ALBUQUERQUE, N.M. — The boundaries of two national monuments in New Mexico that were part of an expansive federal review would remain unchanged under recommendations made by U.S. Interior Secretary Ryan Zinke, providing some relief to the groups that had come out in support of the designations.

The recommendations for the Rio Grande del Norte monument near the New Mexico-Colorado state line and the Organ Mountains-Desert Peaks monument along the southern border do call for making public access a priority as well as the pursuit of congressional authority to enable Native American tribes to help manage cultural areas within the boundaries.

Zinke’s recommendations were revealed in a leaked memo submitted to the White House.

Organ Mountains-Desert Peaks was established in 2014. It’s home to desert grasslands, rugged mountain peaks and historic sites, including a volcanic crater used by Apollo astronauts for lunar training and the tracks of the Butterfield Overland stagecoach route. It also features petroglyphs, areas visited by outlaw Billy the Kid and the ruins of the Dripping Springs mountain resort founded in the late 1800s.

Rio Grande del Norte encompasses rugged terrain in far northern New Mexico, with the river cutting a deep gorge through the plains and volcanic cones such as Ute Mountain providing markers along the horizon

While some environmental groups promised legal action over the recommended downsizing of monuments elsewhere, the response in New Mexico was more reserved as both sides acknowledged the final decision would be up to President Donald Trump and that it was still unclear what management changes could be made for Rio Grande del Norte and Organ Mountains-Desert Peaks.

“It’s not a done deal,” said Mark Allison, executive director of the New Mexico Wilderness Alliance. “I still think there’s a chance for President Trump to do the right thing and side with the public.”

U.S. Sen. Tom Udall, D-New Mexico, said Monday he was concerned about the lack of specifics in the memo, saying “New Mexicans are still in the dark about the future of our treasured monuments.”

Conservationists, tribal leaders and some elected leaders rallied in August to keep pressure on the White House to ensure the monuments remained intact. From Mesilla’s historic plaza in southern New Mexico to a packed REI outdoor recreation gear store in Albuquerque, they extolled the cultural and economic virtues of protecting the sites.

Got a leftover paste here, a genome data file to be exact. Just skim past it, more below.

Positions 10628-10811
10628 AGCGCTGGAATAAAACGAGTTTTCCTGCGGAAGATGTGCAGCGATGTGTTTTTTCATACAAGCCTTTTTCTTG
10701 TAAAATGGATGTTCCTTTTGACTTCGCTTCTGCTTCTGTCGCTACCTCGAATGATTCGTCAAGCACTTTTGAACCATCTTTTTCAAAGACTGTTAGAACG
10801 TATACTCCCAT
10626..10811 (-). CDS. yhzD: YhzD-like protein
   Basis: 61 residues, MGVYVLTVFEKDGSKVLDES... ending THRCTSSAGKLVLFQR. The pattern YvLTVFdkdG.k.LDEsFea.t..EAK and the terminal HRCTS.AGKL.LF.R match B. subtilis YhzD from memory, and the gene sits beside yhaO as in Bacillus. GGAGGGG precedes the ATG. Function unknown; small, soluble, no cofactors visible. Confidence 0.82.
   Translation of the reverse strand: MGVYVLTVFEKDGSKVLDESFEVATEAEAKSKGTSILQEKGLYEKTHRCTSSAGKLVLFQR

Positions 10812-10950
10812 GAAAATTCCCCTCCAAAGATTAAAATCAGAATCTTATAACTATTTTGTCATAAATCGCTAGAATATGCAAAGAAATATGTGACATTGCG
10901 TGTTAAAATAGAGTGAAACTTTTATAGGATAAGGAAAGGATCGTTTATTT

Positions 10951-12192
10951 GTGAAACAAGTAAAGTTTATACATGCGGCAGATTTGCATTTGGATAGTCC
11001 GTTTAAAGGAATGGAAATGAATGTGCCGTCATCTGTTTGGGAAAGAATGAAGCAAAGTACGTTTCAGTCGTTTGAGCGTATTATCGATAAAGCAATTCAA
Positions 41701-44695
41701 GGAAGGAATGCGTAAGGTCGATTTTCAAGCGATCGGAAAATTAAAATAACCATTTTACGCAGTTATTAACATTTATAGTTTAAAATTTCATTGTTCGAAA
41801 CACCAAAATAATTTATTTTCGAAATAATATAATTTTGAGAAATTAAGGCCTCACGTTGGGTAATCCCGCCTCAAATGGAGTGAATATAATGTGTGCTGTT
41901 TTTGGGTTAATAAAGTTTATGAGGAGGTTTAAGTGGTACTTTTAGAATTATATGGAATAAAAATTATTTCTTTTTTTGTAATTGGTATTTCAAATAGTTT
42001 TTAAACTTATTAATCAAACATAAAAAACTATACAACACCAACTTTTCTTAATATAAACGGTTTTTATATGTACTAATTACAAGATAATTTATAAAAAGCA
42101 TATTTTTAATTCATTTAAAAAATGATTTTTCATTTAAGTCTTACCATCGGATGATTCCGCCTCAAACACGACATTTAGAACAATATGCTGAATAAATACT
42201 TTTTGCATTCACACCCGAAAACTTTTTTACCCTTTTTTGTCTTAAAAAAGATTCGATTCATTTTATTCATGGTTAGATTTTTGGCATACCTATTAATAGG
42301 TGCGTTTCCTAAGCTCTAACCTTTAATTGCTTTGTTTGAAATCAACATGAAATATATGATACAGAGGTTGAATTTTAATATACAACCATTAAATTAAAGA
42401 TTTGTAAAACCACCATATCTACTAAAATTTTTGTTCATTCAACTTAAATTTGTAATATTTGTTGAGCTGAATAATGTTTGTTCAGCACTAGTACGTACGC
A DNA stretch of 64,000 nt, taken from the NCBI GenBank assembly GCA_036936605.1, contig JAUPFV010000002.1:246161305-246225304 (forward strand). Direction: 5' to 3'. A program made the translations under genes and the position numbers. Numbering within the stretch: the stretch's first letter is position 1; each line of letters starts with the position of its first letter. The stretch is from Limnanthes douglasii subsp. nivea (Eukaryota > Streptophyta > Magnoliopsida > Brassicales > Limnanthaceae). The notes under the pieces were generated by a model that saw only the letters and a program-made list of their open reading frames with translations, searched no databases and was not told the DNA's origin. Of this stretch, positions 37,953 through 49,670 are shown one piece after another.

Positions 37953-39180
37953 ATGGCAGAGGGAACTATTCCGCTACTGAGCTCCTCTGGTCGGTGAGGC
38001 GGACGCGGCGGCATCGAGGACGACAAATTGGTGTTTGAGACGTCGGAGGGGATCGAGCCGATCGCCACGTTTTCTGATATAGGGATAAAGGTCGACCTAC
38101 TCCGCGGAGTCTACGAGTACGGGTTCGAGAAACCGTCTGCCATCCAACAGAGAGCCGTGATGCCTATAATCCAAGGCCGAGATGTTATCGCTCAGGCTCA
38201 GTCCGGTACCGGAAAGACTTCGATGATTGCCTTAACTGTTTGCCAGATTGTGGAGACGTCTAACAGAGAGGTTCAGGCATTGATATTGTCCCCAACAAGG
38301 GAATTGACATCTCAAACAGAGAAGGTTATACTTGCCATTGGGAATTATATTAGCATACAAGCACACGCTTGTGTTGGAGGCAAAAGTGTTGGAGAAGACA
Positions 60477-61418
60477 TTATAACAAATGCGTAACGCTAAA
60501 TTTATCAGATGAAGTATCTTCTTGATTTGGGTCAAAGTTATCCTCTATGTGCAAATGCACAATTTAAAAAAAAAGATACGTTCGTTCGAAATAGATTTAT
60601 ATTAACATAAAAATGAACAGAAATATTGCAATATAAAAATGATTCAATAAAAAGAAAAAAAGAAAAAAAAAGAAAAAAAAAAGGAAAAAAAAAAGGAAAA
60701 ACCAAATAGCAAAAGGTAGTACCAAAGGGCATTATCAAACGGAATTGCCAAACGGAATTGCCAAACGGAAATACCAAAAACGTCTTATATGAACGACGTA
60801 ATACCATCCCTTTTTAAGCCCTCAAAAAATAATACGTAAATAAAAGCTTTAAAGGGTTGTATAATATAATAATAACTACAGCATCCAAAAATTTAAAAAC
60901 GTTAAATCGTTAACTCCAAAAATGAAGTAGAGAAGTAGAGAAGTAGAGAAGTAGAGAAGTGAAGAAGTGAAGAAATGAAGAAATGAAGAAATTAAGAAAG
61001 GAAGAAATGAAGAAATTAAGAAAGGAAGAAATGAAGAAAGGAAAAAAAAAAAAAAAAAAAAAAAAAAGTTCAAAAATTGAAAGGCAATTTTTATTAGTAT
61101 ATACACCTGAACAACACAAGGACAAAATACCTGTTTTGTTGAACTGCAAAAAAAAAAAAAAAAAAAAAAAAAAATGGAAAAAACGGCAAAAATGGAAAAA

Others welcomed the review by the Interior Department, saying the Obama administration’s move to set aside large swaths of land was part of a massive federal land grab. Hispanic ranchers in northern New Mexico argued that the designations were an attack on grazing rights and water access and discounted historical connections that date back centuries to Spanish colonial land grants.

Dave Sanchez of the Northern New Mexico Stockmen’s Association said not reducing the size of the monuments amount to an endorsement of the actions taken by the Obama administration.

“Our concern is that any time these areas are established, they have prevented access for us,” Sanchez said Monday. “And any time you terminate access for people who have had access to these areas for hundreds of years, it does have negative and cumulative impacts.”

Zinke met with the ranchers and conservationists during a trip to New Mexico.

The memo does raise concerns about restrictions that have limited historic uses such as grazing and urges federal agencies to work together to assess safety risks in protected areas along the U.S.-Mexico border.

U.S. Rep. Steve Pearce, R-New Mexico, said the recommendations fall short and that economic, security and access issues remain without the resizing of Organ Mountains-Desert Peaks. He also raised concerns about private property rights, noting that the monument surrounds large areas of state and private lands.

Udall said he will continue to promote legislation in the Senate to provide more certainty about land use in the area and urged the White House to work with Congress rather than taking action that could ultimately weaken protections and cause confusion among visitors, ranchers and sportsmen.